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Showing: 1-10 results of 128

CHAPTER I A Great Change "There's no doubt about it, we really must economize somehow!" sighed Mrs. Woodward helplessly, with her housekeeping book in one hand, and her bank pass-book in the other, and an array of bills spread out on the table in front of her. "Children, do you hear what I say? The war will make a great difference to our income, and we can't—simply can't—go on living in exactly the old way. The sooner we all realize... more...

CHAPTER I THE GET TOGETHER. The late September day waved back at Summer graceful as a child saying goodbye with a soft dimply hand; and just as fitful were the gleams of warm sunshine that lazed through the stately trees on the broad campus of Wellington College. It was a brave day—Summer defying Nature, swishing her silken skirts of transparent iridescence into the leaves already trembling before the master hand of Autumn, with his brush... more...

CHAPTER IPacking "Only one day more," cried Patty Hirst, surveying with deep interest the large new box which stood by the side of the chest of drawers in her bedroom; "just one day! How dreadfully quickly the time has come! I feel quite queer when I think about it. I can scarcely believe that before the end of the week both I and my luggage will be a whole hundred miles away, and settled at Morton Priory. I do wonder how I shall like it?"... more...

Five Little Peppers at School   I   HARD TIMES FOR JOEL “Come on, Pepper.” One of the boys rushed down the dormitory hall, giving a bang on Joel's door as he passed. “All right,” said Joel a bit crossly, “I'm coming.” “Last bell,” came back on the wind. Joel threw his tennis racket on the bed, and scowled. Just then a flaxen head peeped in, and two big eyes stared at... more...

CHAPTER I A NEW ARRIVAL "Next to home, there is really nothing quite so satisfying as our dear old High School!" exclaimed Grace Harlowe, as she entered the locker-room and beamed on her three friends who stood near by. "It does seem good to be back, even though we have had such a perfectly glorious summer," said Jessica Bright. "We are a notch higher, too. We're actually juniors. This locker-room is now our property, although I don't like it... more...


A Short Summary, With Some Explanations of Concepts Presented byHughes, but Not Well Defined by Him, Being Apparently WellUnderstood in His Day, but With Which Modern Readers May beUnfamiliar. This is the sequel to Hughes' more successful novel Tom Brown's School Days, which told about Tom at the Rugby School from the age of 11 to 16. Now Tom is at Oxford University for a three year program of study, in which he attends class lectures and does... more...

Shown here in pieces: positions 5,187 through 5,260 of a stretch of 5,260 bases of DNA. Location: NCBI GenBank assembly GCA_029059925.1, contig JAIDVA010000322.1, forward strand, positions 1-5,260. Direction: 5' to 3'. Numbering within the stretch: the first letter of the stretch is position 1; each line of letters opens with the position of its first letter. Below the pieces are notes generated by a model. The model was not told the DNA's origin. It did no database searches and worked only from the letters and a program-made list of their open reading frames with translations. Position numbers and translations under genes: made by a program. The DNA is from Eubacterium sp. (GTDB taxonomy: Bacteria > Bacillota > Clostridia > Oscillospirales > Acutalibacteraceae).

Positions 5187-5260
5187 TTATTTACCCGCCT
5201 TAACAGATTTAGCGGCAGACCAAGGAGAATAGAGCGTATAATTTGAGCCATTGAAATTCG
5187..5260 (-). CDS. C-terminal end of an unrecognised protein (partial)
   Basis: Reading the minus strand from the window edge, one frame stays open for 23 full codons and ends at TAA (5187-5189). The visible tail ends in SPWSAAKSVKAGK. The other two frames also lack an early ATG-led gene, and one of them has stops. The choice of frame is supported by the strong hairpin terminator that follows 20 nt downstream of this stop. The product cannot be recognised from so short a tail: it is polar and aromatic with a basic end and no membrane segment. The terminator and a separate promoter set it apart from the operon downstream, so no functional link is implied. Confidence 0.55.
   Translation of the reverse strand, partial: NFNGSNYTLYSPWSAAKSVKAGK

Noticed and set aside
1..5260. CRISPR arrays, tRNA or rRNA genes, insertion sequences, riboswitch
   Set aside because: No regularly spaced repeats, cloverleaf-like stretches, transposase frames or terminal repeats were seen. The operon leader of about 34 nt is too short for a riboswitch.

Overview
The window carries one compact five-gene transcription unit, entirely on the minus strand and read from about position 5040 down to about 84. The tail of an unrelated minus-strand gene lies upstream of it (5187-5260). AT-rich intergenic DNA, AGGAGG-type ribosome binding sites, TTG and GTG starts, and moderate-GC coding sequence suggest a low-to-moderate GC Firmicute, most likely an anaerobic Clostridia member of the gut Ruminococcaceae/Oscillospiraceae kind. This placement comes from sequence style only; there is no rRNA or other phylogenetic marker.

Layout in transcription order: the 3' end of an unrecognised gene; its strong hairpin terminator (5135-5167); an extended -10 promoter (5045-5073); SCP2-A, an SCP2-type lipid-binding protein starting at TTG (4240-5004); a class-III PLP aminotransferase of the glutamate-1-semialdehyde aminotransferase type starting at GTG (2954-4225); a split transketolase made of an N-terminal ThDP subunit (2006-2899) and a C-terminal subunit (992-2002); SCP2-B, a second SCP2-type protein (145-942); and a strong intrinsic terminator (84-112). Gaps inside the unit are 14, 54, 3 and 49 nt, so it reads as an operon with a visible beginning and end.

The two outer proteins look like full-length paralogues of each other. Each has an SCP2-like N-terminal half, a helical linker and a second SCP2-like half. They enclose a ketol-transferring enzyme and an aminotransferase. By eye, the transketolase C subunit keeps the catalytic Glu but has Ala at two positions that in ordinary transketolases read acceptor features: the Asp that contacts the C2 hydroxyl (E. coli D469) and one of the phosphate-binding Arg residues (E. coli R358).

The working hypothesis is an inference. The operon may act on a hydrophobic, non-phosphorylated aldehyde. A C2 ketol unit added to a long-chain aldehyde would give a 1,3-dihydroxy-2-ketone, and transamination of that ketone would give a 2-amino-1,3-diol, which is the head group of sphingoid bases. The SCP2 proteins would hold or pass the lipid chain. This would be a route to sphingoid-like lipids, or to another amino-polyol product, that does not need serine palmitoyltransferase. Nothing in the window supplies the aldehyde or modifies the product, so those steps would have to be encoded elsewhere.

THE LAST EVENING AT HOME "Now, then, everyone join in the chorus," commanded Hippy Wingate. There was an answering tinkle from Reddy's mandolin, the deeper notes of a guitar sounded, then eight care-free young voices were raised in the plaintive chorus of "My Old Kentucky Home." It was a warm night in September. Miriam Nesbit and seven of the Eight Originals were spending a last evening together on the Harlowes' hospitable veranda. They were on... more...

CHAPTER I IRVING SETS FORTH ON HIS ADVENTURE In the post-office of Beasley’s general store Irving Upton was eagerly sorting the mail. His eagerness at that task had not been abated by the repeated, the daily disappointments which it had caused him. During the whole summer month for which he had now been in attendance as Mr. Beasley’s clerk, the arrival of the mail had constituted his chief interest. And because that for which he had... more...

CHAPTER I DAY DREAMS "Come out of your day dream, Janie, and guess what I have for you." Hands behind him, Henry Allen stood looking amusedly down at his daughter. Stretched full length in a gaily striped hammock swung between two great trees, her gray eyes dreamily turned toward the distant mountain peaks, Jane Allen had not heard her father's noiseless approach over the closely clipped green lawn. At sound of his voice, she bobbed up... more...

THE RIGHT PROMETHEAN FIRE   Emmy Lou, laboriously copying digits, looked up. The boy sitting in line in the next row of desks was making signs to her. She had noticed the little boy before. He was a square little boy, with a sprinkling of freckles over the bridge of the nose and a cheerful breadth of nostril. His teeth were wide apart, and his smile was broad and constant. Not that Emmy Lou could have told all this. She only knew that... more...